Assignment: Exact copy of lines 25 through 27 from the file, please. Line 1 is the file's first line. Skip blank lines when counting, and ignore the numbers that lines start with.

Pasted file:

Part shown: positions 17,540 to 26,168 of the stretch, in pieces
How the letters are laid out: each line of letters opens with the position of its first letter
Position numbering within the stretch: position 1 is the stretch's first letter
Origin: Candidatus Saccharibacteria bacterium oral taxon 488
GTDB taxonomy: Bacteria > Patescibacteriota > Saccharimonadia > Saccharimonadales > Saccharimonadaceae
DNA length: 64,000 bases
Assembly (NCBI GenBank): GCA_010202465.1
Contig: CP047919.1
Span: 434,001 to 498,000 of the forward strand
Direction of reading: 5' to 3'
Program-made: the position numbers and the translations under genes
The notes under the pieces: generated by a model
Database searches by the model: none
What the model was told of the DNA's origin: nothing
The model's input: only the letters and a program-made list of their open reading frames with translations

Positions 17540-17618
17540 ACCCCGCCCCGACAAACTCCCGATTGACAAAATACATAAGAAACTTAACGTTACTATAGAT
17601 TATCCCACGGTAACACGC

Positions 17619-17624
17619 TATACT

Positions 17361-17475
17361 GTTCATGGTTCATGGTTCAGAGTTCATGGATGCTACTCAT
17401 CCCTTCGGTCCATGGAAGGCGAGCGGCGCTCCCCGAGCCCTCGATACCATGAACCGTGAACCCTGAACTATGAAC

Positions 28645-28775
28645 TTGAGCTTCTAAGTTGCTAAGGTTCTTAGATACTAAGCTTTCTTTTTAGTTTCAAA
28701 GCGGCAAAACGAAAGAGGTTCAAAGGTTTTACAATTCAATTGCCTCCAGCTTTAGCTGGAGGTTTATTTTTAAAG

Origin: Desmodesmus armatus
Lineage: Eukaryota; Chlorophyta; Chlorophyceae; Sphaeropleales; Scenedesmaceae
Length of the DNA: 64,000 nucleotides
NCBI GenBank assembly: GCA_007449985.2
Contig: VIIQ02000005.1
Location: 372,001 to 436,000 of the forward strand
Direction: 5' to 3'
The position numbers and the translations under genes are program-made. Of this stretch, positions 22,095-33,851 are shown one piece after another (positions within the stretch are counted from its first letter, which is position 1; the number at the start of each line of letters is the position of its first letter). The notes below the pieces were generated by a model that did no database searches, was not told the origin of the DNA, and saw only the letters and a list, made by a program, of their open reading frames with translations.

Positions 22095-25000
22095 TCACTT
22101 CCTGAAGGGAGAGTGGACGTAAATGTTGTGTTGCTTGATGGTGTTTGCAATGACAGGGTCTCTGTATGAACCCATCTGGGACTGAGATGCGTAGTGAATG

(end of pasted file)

28645 TTGAGCTTCTAAGTTGCTAAGGTTCTTAGATACTAAGCTTTCTTTTTAGTTTCAAA
28701 GCGGCAAAACGAAAGAGGTTCAAAGGTTTTACAATTCAATTGCCTCCAGCTTTAGCTGGAGGTTTATTTTTAAAG

Origin: Desmodesmus armatus